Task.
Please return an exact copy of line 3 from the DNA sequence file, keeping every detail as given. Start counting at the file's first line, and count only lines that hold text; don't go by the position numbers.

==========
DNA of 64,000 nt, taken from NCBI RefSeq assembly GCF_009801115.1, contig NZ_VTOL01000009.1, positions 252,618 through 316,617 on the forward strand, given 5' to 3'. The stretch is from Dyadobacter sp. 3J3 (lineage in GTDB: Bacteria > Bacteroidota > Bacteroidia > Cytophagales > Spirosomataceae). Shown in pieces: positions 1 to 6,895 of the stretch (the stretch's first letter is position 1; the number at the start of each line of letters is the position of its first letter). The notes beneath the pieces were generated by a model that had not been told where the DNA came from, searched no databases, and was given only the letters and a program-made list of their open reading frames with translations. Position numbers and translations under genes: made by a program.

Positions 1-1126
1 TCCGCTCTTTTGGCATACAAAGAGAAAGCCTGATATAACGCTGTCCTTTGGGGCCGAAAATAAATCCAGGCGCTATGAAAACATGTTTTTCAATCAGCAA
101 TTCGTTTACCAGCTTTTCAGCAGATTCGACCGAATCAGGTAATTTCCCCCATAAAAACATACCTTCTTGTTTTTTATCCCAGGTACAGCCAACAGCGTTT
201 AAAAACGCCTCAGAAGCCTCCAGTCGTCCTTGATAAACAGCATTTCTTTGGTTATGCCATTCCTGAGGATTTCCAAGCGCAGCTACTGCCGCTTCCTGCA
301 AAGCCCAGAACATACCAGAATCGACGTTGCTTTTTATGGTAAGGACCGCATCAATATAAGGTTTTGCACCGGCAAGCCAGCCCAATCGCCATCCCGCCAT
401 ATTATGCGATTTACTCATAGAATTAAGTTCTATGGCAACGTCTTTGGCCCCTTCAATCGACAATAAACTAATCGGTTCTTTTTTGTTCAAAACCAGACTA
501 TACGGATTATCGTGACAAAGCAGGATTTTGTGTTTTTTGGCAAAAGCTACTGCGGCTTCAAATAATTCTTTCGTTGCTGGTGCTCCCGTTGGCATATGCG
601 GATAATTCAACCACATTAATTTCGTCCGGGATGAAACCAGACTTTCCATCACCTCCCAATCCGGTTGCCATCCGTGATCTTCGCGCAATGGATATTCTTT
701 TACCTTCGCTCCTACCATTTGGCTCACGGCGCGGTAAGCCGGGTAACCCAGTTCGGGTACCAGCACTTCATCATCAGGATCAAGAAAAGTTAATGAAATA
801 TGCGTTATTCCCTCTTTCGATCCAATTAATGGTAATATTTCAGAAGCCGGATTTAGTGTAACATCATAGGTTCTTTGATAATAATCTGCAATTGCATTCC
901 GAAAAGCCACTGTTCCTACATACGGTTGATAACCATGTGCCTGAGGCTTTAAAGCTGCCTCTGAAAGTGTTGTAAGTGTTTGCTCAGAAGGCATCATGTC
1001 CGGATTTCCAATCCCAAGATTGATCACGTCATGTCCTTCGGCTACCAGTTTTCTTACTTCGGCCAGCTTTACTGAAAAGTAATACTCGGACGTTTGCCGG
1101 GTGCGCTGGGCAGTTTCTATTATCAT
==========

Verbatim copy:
1 TCCGCTCTTTTGGCATACAAAGAGAAAGCCTGATATAACGCTGTCCTTTGGGGCCGAAAATAAATCCAGGCGCTATGAAAACATGTTTTTCAATCAGCAA